CBD oil: Sought after by many for its myriad of potential health benefits, ranging from anxiety to muscle spasms, procuring CBD for personal use has never been easier. Many major market chains are starting to sell CBD oil products, and even without the support of big box retailers local stores are booming with sales of CBD. But as we’ve opined before CBD oil can be expensive (1), and though popping out to the store to pick up a ready made product is certainly easy, what if you wanted to make CBD oil at home?
Well, as it turns out, making DIY CBD oil at home and from scratch may just be easier than you think. With a little carrier oil, some hemp flowers, and a bit of patience, you too can learn how to make high quality CBD oil from the comfort of your own kitchen. So without any further ado, let’s dive in to how to make your very own homemade CBD oil.
Different Strains, Different Chemicals
CBD and THC are both harvested from the same plant, but usually from different strains; for a “hemp plant” strain to be grown legally in all 50 states of the USA, it must contain only trace amounts of THC content – less than 0.3% – in the plant’s chemical makeup. This means a strain grown for CBD purposes is vastly different from a strain grown for for making a THC-heavy product.
When CBD-prominent cannabis plants are harvested they can make their way to the end consumer in a variety of fashions. Some farms will sell dried flower directly, which can then be used to make assorted concentrates, edibles, or even just smoked out-right. Ordering an ounce of legal, high quality, CBD-rich cannabis through the mail may seem a bit strange (and feel even stranger when you open up your big box of green hemp flower) but this can be a cheaper, easy-to-source alternative for those willing to put in some extra elbow grease.
Also popular are what’s known as “isolates”, which are distillates of the hemp plant that primarily (or entirely) contain CBD. This is a product typically made by subjecting the hemp plant matter to a variety of chemical extractions and vacuum procedures, resulting in a fine powder. There are three main types of CBD isolates available, and it pays to know which is which if looking to make your own CBD oil from scratch. They are:
- CBD Isolate: This isolate contains nothing but CBD. All terpenes and other cannabinoids have been removed – This is nothing but pure, 100% CBD powder.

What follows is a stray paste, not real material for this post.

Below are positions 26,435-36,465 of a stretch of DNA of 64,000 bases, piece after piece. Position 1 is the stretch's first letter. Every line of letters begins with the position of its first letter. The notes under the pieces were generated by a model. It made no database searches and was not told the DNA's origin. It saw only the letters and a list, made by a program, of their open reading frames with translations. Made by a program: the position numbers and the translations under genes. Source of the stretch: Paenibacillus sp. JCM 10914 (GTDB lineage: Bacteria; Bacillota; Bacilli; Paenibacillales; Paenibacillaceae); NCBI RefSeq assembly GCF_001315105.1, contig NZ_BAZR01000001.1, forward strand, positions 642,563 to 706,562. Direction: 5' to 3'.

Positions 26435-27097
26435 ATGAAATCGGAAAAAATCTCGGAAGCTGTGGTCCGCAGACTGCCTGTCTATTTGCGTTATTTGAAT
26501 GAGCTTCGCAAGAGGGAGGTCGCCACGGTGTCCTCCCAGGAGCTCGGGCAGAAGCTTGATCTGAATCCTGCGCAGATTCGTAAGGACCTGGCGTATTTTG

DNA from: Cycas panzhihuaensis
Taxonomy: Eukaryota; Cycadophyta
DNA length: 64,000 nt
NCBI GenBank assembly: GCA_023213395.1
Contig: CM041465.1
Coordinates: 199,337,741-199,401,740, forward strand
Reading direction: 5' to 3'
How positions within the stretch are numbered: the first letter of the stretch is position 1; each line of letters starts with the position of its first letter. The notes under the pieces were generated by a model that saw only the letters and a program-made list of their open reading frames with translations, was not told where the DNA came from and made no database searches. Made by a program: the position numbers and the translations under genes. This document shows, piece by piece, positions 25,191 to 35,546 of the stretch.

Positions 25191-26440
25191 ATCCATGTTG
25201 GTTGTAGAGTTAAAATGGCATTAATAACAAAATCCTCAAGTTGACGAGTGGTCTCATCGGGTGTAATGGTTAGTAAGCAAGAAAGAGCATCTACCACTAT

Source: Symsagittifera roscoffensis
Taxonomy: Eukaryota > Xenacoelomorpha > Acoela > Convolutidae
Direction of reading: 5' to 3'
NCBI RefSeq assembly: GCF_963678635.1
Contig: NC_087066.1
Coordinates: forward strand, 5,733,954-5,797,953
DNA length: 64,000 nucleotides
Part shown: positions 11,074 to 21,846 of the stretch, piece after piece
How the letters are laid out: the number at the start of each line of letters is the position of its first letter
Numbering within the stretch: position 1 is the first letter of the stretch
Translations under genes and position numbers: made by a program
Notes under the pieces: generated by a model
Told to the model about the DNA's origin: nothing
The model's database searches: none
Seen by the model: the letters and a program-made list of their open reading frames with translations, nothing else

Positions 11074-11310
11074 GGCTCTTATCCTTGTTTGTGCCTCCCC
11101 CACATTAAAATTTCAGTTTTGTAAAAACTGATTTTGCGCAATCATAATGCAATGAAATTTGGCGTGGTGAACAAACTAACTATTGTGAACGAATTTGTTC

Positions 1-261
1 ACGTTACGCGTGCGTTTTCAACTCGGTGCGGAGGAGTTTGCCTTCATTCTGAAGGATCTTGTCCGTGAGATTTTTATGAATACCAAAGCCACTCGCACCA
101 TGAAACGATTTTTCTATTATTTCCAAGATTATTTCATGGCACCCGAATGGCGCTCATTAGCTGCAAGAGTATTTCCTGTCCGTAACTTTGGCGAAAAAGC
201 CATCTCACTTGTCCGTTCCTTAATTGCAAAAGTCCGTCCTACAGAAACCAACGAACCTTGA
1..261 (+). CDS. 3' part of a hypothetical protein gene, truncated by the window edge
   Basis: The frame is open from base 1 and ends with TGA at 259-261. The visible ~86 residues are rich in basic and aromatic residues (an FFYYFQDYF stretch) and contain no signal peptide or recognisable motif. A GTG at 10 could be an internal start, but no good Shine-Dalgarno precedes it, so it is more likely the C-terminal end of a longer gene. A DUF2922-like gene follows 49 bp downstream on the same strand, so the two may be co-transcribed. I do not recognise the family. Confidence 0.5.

- Broad Spectrum Isolate: Broad Spectrum isolates have removed all other cannabinoids, but left the associated terpenes of the plant inside the resulting powder.
- Full Spectrum Isolate: Full Spectrum isolates retain the terpenes of Broad Spectrum isolates but also include a small amount of THC. As THC is federally illegal in the United States, Full Spectrum CBD products can only be sold in states that have legalized either medical or recreational marijuana use.
Again, knowing the difference between these products can be important, depending on the end user – Making CBD oil out of Full Spectrum isolate may not work out too well for someone who has, say, a routine drug test.
Make Sure to Decarb
An important note: Much like when using THC-laden cannabis, any hemp plants being used for making CBD oil and extracts must be subjected to decarboxylation first. Decarbing is an important step in ensuring your cannabinoids – be they THC or CBD – are activated and able to be utilized by the metabolic system in the human body.
This should only apply to raw cannabis plants, not isolate; CBD isolate should already be ‘active’ and ready to use. For more information on decarboxylation check out our related article on “
How to Make CBD Oil From Scratch
There are three major components to making your own CBD oil at home: Base, ingredient, and method. For this article’s purposes our “base” will be oil, so let’s start there.
Choosing Your Oil
This is mainly up to personal preference, though there are some points to consider. Almost any edible oil will work for this recipe – Want to infuse some flax oil? Go for it. Got a bottle of expensive walnut oil hanging around? Knock yourself out. But bear in mind that some oils are more volatile than others, and in general the more flavorful a carrier oil is, the more likely it is to go rancid. There are three different types of oil that are traditionally popular for making CBD extractions at home:
Canola or Vegetable Oil:
The lightest and least flavorful of the three on this list, and the least likely to spoil quickly. Vegetable oil has an excellent shelf life and very little in the way of taste – You can expect this to change after letting cannabis buds steep in it half the day long but it does mean there won’t be any competing flavors involved.
Olive oil has a place in the pantry of almost everyone, and olive oil is often used for these sorts of extractions simply because “it’s there” and everyone’s already familiar with it. Olive oil isn’t a bad choice for an extraction but it is very heavy flavor-wise (and in a way that doesn’t always compliment the… sharply ‘green’ taste of cannabis), and can have issues with rancidity – Good in a pinch, but other options may work better than olive oil.
Very popular due to it’s versatility in a wide range of recipes, coconut oil has a unique molecular makeup that allows it to stay solid at room temperature, only turning into a liquid when exposed to heat. Though claims of coconut oil’s “health benefits” may be a bit overblown